Most of the reason that they can get away with this is because of a sense of conservative identity politics. However, instead of representing an oppressed and underserved minority, the conservative demagogues supporting this nonsense argue that they represent an oppressed and underserved majority. So they blithely adopt resolutions against the UN, thinking that people back home don’t object because they support it. This is wrong. People back home don’t object because they don’t have a clue what the state legislature is up to. They don’t even know who their state representative is. The perceived unimportance of the legislature is what allows this craziness to continue (who cares what those yahoos at the capital do?). But while they are wasting time of these pet, crazy topics, there is real, important stuff going on. Budgets are being decided, programs are being support (or not). Do you want those decisions in the hands of people who don’t understand the use and value of an amicus brief?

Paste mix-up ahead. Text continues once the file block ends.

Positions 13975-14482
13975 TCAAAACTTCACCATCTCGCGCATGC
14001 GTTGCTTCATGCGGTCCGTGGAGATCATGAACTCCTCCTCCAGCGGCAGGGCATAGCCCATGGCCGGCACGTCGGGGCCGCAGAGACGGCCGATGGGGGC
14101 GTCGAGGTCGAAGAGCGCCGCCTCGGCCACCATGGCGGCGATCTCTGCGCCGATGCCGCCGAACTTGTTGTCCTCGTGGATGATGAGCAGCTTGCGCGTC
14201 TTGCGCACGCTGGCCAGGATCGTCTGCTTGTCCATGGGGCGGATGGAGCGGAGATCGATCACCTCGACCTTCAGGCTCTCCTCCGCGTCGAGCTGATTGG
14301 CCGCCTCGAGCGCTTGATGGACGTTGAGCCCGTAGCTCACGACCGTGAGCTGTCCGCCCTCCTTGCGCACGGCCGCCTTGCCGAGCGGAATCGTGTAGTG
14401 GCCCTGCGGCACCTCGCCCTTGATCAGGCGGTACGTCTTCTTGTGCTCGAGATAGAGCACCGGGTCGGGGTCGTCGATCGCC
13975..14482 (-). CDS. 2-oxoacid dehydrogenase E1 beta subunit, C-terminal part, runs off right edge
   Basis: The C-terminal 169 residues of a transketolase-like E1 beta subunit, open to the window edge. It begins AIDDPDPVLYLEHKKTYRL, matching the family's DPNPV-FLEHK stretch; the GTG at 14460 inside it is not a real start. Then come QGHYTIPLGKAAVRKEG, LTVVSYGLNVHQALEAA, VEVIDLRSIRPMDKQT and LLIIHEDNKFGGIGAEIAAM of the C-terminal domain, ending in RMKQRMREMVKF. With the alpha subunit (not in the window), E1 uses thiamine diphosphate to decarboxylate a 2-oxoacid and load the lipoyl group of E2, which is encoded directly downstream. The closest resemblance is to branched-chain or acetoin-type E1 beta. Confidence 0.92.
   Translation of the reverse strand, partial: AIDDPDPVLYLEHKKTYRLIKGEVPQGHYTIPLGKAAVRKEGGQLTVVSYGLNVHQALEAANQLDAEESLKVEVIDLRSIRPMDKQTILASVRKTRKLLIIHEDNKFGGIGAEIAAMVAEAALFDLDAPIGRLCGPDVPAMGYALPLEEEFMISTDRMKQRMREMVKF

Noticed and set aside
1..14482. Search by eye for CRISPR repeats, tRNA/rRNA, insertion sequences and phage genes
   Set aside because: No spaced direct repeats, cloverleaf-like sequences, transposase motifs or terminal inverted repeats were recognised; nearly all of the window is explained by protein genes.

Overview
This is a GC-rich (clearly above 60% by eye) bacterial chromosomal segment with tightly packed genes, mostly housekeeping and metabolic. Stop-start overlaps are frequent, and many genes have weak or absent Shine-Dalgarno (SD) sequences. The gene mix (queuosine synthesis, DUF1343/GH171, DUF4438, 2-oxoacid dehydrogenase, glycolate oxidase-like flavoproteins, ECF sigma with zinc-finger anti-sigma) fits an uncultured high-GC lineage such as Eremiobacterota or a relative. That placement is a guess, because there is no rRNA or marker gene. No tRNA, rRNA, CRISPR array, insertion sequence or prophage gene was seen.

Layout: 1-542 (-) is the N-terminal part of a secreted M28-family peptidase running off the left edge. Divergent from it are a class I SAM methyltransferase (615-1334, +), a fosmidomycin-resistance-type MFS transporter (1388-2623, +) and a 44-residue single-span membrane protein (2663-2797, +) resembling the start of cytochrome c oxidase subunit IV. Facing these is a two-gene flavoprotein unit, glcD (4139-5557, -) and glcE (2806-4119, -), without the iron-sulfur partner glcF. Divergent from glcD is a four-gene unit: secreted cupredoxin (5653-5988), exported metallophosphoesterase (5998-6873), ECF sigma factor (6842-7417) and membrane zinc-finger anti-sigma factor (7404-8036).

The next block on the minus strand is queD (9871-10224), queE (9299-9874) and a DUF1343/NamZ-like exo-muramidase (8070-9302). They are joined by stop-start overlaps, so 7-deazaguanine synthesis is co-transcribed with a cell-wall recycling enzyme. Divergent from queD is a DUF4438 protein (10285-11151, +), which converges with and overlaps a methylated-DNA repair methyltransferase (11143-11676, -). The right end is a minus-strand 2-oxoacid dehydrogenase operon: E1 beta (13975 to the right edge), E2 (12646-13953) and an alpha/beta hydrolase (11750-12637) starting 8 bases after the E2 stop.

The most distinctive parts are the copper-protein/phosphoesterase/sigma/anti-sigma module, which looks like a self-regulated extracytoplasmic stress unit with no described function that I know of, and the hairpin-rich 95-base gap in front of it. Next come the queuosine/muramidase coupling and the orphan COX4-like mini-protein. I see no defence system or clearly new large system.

Utah is a laughingstock, not because of religious prejudice, but because our legislature consists of a group of people who spend their time debating climate science and evolution in schools instead of actually running the state. But, in this age of state budget cuts, I suppose it might be cheaper than sticking them in treatment facilities.

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Who is Henry Louis Gates?

We know that he is a Harvard historian (not bad in my book), but I pulled a few youtube clips to give a glimpse of the man. Many are trying to demonize him. Don’t fall for it.

I also found a very interesting clip of Gates discussing his documentary on Lincoln (which is wonderful). However, it will not allow me to embed it. So follow this link.

Schumpeter and the Future?